First time buyers taking bigger share of the UK mortgage market

The mortgage market in the UK grew again during July, with more borrowers with small deposits getting on the housing ladder and Norther Ireland emerging as a hotspot for borrowers.

Mortgage approvals increased by 6.7% year on year and 19.6% were granted to applicants with small deposits, up on the 18.5% recorded the previous month, according to the latest Mortgage Monitor from residential chartered surveyors e.surv.

However, despite the improved performance, the ratio of small deposit buyers remains below the 2017 peak of 21.5% recorded in April. The most recent low was recorded in December 2016, when those with small deposits represented just 16.1% of the market.

‘The mortgage market is in a much happier place than 12 months ago when, in the aftermath of the UK’s vote to leave the European Union, activity had stalled as buyers and sellers took a pause for breath. One year on and we have seen approval levels bounce back,’ said Richard Sexton, director of e.surv.

While the proportion of small deposit borrowers grew, the data also shows that those with larger deposits, defined as those with a deposit of 60% or more, saw their market share remain relatively flat month on month, accounting for 34.2% of the overall mortgage market, marginally down in the 34.5% recorded last month.

This is the sixth successive month where borrowers with large deposits have accounted for less than 35% of the total market. As a result of these changes, mid-market borrowers saw their market share drop from 47% to 46.2% month on month.

Sexton explained that the lack of growth in the larger deposit market is likely to be because highly competitive mortgage deals and Government schemes are helping smaller and midmarket borrowers either get onto or move up the housing ladder.

When broken down on a regional basis, Northern Ireland was the area of the UK with the greatest proportion of small deposit buyers. Some 31.7% of all approvals were given to first time buyers and others with small deposits here, higher than any other region surveyed.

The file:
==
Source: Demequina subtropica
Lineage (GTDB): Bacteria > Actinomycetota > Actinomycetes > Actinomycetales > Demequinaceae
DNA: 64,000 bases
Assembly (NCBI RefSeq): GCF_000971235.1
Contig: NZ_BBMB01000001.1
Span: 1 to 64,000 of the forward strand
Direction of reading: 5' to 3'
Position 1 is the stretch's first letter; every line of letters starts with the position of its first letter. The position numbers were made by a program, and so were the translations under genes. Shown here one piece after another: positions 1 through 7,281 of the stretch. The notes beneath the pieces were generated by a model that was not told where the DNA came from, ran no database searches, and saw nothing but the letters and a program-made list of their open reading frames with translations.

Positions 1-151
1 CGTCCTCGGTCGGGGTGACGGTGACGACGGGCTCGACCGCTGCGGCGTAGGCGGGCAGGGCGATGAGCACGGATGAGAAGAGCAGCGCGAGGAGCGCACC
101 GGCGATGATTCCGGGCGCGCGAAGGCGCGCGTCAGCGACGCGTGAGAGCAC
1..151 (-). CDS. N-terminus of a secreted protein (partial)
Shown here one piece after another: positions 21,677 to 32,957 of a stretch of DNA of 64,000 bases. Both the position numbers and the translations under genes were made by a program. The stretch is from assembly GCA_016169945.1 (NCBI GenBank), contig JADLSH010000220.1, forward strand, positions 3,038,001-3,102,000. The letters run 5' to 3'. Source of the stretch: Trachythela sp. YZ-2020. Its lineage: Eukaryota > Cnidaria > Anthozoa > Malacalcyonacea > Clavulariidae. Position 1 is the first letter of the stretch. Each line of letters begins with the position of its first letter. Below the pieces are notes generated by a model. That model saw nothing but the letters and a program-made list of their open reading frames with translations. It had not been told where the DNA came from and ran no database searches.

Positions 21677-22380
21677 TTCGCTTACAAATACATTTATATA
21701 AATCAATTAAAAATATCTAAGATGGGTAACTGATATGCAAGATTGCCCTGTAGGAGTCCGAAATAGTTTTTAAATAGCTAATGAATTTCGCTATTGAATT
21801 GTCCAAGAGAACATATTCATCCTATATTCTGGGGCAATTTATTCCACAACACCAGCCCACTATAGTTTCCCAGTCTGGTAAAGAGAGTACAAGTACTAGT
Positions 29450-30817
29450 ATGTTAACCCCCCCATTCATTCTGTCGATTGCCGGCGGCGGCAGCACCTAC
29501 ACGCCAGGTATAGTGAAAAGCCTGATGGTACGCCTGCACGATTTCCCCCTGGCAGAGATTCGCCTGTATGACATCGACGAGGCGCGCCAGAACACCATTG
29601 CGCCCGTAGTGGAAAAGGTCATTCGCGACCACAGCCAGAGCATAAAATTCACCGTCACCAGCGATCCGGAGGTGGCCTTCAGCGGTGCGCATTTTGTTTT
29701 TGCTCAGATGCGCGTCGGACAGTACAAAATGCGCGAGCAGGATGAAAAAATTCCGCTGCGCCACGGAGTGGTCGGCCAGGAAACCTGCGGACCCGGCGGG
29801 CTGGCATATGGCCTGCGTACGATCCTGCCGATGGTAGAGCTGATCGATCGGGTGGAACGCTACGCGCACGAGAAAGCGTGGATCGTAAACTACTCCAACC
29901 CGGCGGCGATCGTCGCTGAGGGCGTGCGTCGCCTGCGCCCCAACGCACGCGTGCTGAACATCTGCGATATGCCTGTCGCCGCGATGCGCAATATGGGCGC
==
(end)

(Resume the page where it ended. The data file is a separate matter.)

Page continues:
Yorkshire was close behind as 30.6% of all loans went to this segment of the market during July. These were two of the three regions to see a greater proportion of loans go to small deposit buyers than their large deposit counterparts. The North West was the other area to do so, with 28.9% of loans approved for small deposit buyers versus 23.8% for those with more cash or equity to put down.

London continues to be the area of the UK most dominated by buyers with large savings. In the capital, just 8.3% of all loans went to small deposit borrowers in July, down from a ratio of 14.3% in the last survey. In July 42.9% of loans went to large deposit buyers.

The South East was close behind as 40.9% of all loan approvals in the region were made to those with big deposits. The South and South Wales at 38.3%, Scotland at 37.3% and Eastern England at 37% were the others to have the highest proportion of these loans.

‘The difficulties Londoners face when trying to get on the property ladder are shown here once again. “Buyers with a small deposit in the capital face a much more difficult task when they try to get on, or move up, the property ladder. The market in London is more dominated by those with cash to splash than any other area of the UK,’ Sexton pointed out.

‘By contrast, Northern Ireland is the best spot for first time buyers and others with little cash to put down. Almost a third, 31.7%, of all loans in this area went to small deposit buyers this month,’ he added.